Hong Kong and Blizzard: How did esports become an arena for protest?

How Blizzard's Blitzchung ban brought the Hong Kong protests into the gaming and esports communities

Hong Kong

It’s one of the biggest game developers and publishers in the world, but in recent weeks Blizzard has come under intense scrutiny from the gaming community for banning a professional Hong Kongese Hearthstone player for using his screen time to comment on the protests that are sweeping his country.

The political unrest in Hong Kong is an extremely complex issue in itself, and with the debate now spilling over into the gaming and esports communities, its complexity has got far worse, and reached a whole new audience.

While the catalyst for Hong Kong protests appearing in video games was Blizzard’s decision to ban Chung ‘Blitzchung’ Ng Wai from Hearthstone, so many more gaming institutions, teams, and tournament organisers have been put under the microscope. There is a real war of ideals raging within the industry: on one side, the massively influential and powerful Chinese investors, owners, and gaming audience, and on the other, the more liberal views of many gamers in the Western world who want to support those speaking out. Of course, some companies, like Blizzard are caught in the middle, trying to appease both sides.

In all honesty, it’s a bit of a mess, so let’s try and make some sense out of it. What’s happened in Hong Kong, where are we now, and how will the future of gaming and esports be affected by the events of the last few weeks?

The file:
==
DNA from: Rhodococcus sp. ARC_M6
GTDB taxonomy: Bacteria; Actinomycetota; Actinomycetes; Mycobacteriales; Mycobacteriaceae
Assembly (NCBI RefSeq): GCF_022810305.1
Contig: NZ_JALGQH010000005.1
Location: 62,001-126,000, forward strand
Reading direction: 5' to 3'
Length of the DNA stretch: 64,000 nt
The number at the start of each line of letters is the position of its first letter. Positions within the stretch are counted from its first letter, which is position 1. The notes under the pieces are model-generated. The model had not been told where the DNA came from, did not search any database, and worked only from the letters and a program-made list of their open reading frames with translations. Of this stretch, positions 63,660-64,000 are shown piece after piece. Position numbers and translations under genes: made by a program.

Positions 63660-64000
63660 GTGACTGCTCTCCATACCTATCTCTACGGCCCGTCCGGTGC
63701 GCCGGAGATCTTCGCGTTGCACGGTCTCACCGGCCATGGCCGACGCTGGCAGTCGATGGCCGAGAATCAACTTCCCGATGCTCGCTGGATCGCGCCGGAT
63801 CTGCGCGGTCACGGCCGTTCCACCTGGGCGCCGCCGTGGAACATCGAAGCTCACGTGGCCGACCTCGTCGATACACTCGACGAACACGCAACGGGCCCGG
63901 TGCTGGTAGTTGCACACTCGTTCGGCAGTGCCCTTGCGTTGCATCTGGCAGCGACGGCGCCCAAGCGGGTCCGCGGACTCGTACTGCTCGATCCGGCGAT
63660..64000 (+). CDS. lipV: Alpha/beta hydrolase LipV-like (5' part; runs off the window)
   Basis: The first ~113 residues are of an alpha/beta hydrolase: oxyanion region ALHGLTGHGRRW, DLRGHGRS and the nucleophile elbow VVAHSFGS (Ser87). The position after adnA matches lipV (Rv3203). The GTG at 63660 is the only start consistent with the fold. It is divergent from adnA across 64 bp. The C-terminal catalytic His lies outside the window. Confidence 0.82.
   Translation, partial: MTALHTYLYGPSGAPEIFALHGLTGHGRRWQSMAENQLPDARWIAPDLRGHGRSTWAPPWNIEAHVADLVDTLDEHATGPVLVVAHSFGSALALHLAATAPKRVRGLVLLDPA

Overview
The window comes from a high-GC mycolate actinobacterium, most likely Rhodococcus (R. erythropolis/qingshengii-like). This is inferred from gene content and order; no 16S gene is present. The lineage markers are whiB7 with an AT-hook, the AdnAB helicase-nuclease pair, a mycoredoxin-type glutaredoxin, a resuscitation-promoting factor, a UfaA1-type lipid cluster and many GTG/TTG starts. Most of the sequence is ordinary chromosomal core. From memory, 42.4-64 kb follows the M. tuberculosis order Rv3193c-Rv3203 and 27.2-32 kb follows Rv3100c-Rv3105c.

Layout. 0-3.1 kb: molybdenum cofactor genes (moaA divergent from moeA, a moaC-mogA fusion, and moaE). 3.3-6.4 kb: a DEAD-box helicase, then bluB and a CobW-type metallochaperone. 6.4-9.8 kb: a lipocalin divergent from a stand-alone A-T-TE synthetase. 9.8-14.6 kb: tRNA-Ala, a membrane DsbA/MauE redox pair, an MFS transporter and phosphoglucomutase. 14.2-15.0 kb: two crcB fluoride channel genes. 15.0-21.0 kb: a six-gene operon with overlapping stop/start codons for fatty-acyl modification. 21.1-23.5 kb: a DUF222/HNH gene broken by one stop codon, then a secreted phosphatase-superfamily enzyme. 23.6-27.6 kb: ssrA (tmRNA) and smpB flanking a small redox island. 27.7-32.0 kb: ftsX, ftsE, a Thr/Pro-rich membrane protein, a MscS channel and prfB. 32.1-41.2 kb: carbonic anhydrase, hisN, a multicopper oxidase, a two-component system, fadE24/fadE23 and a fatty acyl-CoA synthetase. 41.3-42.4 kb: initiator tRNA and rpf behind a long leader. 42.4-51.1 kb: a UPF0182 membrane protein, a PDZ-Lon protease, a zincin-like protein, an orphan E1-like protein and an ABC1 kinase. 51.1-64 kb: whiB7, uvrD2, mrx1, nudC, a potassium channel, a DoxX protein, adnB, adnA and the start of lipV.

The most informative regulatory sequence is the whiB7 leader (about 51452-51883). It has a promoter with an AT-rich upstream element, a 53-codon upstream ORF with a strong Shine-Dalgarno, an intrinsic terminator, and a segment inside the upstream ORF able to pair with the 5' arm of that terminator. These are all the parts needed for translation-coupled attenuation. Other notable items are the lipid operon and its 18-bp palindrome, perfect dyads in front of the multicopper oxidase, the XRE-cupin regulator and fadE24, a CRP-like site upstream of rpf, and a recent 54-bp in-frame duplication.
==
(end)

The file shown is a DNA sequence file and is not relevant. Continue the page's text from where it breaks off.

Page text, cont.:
What is going on in Hong Kong?

We know that current affairs isn’t something you’d usually find here on The Loadout, but a little bit of context is needed before we dive into what’s happening in the gaming industry.

In simple terms, the protests in Hong Kong have been going on since April after the government there proposed a bill that would see some Hong Kongese suspects in criminal trials transferred to mainland China. Hong Kong is currently semi-autonomous and is often recognised as its own nation, but is still technically part of China despite having its own government and more freedoms.


People in Hong Kong feared that the bill would give China too much power over their justice system, and as a result, began to rally against the decision, sparking nation-wide protests..

Since then, the situation in Hong Kong has become increasingly violent in nature, with the campaign evolving into a more general anti-China, anti-establishment protest.

How did esports get dragged into this?

On October 6, during the group stages of the Hearthstone GrandMasters 2019 Season 2 event for the Asia-Pacific region, Hong Kongese player Blitzchung used a live interview as his opportunity to voice his opinions on the political unrest in his country.

He appeared for the interview wearing a gas mask and shouted “Liberate Hong Kong, revolution of our age!” Two casters, who appeared to know what Blitzchung was about to do and asked Blitzchung to say the phrase in Mandarin, also hid behind their desk in an attempt to distance themselves from his remarks. The whole event was seen live on the Blizzard Taiwanese Twitch channel.